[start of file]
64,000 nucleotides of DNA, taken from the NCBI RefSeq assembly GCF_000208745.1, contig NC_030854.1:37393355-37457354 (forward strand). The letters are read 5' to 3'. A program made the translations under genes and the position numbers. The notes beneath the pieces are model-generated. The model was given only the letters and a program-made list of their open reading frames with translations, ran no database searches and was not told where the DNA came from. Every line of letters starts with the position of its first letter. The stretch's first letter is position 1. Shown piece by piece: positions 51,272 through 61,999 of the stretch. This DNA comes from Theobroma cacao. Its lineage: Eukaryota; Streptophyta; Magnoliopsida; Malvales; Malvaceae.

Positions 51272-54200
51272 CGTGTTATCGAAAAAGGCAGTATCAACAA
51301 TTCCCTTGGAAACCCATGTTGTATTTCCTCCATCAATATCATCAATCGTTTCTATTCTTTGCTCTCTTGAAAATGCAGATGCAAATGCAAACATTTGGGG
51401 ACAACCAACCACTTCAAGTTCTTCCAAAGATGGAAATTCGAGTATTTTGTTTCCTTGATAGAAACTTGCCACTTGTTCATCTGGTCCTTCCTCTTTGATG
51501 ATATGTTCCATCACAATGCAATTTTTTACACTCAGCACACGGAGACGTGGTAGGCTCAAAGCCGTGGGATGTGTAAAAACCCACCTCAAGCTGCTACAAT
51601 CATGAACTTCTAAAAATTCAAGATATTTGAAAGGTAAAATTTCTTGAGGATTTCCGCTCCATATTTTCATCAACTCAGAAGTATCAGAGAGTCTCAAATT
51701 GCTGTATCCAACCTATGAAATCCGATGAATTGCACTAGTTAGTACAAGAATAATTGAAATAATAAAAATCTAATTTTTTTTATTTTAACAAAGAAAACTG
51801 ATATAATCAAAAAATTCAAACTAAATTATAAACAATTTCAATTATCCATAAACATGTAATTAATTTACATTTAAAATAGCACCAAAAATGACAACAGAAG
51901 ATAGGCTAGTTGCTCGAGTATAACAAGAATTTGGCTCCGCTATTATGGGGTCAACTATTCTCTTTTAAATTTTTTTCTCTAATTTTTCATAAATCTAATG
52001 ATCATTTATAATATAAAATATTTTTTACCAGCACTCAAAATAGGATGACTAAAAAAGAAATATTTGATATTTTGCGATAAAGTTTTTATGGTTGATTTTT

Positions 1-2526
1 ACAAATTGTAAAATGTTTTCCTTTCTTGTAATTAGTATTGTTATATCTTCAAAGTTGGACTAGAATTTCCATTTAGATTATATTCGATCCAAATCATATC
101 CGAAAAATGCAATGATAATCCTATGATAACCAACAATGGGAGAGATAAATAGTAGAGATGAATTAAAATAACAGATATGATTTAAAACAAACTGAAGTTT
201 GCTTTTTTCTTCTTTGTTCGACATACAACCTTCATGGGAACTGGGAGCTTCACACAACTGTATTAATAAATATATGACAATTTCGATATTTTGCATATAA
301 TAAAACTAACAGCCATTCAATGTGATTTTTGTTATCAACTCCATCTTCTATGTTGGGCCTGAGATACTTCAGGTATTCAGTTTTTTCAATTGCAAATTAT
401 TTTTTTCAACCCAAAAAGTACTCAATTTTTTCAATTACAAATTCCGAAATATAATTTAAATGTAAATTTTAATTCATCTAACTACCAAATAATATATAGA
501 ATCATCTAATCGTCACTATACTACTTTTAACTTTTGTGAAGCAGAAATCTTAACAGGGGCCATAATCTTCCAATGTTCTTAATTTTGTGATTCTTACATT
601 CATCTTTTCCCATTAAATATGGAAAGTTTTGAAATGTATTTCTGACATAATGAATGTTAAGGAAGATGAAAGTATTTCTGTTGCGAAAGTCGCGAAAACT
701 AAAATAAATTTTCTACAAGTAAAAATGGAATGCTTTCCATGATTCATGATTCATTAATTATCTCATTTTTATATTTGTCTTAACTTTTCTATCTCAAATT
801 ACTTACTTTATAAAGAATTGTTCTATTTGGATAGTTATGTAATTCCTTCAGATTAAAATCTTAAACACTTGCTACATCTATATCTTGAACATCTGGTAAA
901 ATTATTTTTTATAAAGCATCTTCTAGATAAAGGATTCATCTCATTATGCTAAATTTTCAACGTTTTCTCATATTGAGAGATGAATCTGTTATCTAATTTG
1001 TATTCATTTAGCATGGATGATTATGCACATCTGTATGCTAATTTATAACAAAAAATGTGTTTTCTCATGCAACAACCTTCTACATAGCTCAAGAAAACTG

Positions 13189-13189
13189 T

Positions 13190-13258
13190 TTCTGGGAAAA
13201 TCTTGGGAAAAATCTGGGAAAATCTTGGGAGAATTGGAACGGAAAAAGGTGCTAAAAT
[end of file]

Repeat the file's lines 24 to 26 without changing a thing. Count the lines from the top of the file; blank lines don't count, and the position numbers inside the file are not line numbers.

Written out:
Positions 13189-13189
13189 T

Positions 13190-13258